According to a 2012 study which sought to reveal how American woman view intrauterine devices for birth control, the majority of those surveyed had inaccurate information about the efficacy and health concerns associated with IUD’s. Areas of misinformation included:
Efficacy: Most women did not know that IUD’s are more effective than the pill
STD’s: Nearly half of the women did not know that IUD’s do not increase STD risk
Cost: Most women did not know IUD’s are more cost effective over time than the pill
In other developed countries, especially throughout Europe, IUD’s are a leading form of birth control. For comparison’s sake, consider the following: IUD’s were used by only 2% of U.S. women on contraception in 2002, whereas countries such as Norway reported usage rates of greater than 20%.
I cannot speak to why IUD’s lack popularity among American women, but I do believe this lack of popularity, in part, explains why so many of us have incorrect information. With less popularity comes less use, and therefore less exposure to information (both professionally and through the experience of friends and family). IUD use appears to be on the rise in the U.S., but many woman are still hesitant to consider this form of birth control due to a lack of understanding. IUD’s are not ideal for everyone, and when appropriate, I advise patients to look elsewhere for contraception. However, in many cases IUD’s are a reasonable and safe alternative to systemic hormonal options, such as oral contraceptive pills and the Depo-Provera shot.
Below is the basic information I share with my patients when they are considering an IUD. If knowledge is indeed power (and I believe it is), I hope that the following basics of IUD contraception empower you to select your best form of birth control.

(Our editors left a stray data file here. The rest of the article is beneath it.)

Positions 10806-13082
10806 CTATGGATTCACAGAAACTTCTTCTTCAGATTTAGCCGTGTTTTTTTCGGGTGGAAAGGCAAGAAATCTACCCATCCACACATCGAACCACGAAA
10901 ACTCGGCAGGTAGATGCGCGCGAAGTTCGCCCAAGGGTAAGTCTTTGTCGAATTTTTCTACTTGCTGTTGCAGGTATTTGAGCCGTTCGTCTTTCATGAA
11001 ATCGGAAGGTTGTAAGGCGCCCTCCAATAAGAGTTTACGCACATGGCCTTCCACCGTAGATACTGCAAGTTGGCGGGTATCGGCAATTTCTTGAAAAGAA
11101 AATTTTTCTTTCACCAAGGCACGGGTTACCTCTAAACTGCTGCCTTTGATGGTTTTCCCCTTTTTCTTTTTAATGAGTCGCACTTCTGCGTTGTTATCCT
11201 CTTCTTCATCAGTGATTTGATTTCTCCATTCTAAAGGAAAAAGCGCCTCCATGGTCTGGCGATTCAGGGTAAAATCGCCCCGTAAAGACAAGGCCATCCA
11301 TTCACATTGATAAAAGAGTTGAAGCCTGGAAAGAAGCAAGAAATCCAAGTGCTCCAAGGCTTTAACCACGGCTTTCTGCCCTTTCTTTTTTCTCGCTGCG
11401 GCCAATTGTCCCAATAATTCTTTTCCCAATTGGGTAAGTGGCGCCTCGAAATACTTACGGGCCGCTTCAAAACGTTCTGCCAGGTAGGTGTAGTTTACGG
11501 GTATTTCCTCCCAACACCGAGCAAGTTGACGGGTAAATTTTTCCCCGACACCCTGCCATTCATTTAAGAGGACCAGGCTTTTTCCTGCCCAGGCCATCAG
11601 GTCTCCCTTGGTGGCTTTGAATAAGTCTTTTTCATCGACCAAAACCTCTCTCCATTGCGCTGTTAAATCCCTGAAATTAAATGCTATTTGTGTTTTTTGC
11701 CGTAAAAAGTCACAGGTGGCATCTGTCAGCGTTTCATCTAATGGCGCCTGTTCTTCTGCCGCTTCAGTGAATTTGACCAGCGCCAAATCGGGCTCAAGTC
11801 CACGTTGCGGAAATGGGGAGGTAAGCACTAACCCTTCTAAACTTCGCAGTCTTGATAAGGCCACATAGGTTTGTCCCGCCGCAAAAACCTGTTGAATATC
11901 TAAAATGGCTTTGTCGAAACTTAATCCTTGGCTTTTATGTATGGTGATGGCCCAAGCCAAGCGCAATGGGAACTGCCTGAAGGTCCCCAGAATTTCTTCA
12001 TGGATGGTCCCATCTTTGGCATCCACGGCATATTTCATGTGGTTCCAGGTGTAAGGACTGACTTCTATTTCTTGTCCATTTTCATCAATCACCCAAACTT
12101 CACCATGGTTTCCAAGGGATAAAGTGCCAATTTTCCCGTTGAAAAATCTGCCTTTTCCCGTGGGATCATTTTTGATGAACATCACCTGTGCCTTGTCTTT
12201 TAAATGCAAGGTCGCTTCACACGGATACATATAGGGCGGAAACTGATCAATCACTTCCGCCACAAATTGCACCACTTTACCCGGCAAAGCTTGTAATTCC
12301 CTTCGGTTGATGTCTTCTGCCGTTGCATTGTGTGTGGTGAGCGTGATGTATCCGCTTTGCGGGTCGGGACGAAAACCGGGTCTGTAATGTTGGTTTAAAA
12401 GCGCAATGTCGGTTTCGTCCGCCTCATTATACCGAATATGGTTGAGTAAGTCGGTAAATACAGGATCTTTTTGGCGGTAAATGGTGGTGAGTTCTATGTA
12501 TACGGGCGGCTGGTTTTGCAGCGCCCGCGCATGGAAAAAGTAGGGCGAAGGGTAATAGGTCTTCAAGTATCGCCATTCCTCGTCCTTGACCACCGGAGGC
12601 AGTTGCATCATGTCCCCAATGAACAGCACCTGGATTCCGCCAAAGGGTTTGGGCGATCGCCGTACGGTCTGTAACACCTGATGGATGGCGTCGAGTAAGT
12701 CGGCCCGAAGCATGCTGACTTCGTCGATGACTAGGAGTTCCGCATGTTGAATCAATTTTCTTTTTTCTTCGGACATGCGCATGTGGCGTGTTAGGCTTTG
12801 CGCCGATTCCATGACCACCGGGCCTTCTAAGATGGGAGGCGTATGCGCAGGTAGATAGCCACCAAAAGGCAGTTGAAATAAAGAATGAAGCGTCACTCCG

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IUD’s are ideal for women seeking long-term, reversible birth control, and especially those in monogamous relationships with least exposure to STD’s.
There are 3 types of IUD’s available in the U.S.:
1. Paraguard — Copper, hormone-free, lasts approximately 10 years
2. Mirena — Localized progestin, lasts approximately 5 years
3. Skyla — Localized progestin, lasts approximately 3 years (recently FDA approved)
Paraguard is the better choice for hormone-sensitive women. However, it does increase bleeding and cramping and should not be the first choice for those with irregular, heavy, or painful cycles.
Mirena is the better choice for women with heavy, painful periods. The localized hormone decreases bleeding and calms the smooth muscle of the uterus. For some women, there may be minor systemic symptoms from the progestin, including nausea, breast tenderness and headaches.
Skyla is a recently FDA-approved IUD that (like the Mirena) supplies localized progestin, but in a smaller dose. Whereas the Mirena contains 52mg of Levonorgestrel at time of insertion, Skyla contains 13.5mg. Skyla may be a more appropriate choice for women with heavy, painful menses who are more hormone sensitive, and also for those hoping to conceive in the next five years.
For women hoping to conceive in the near-future:
1. I do not recommend an IUD unless you plan to wait at least 2 years before trying to conceive.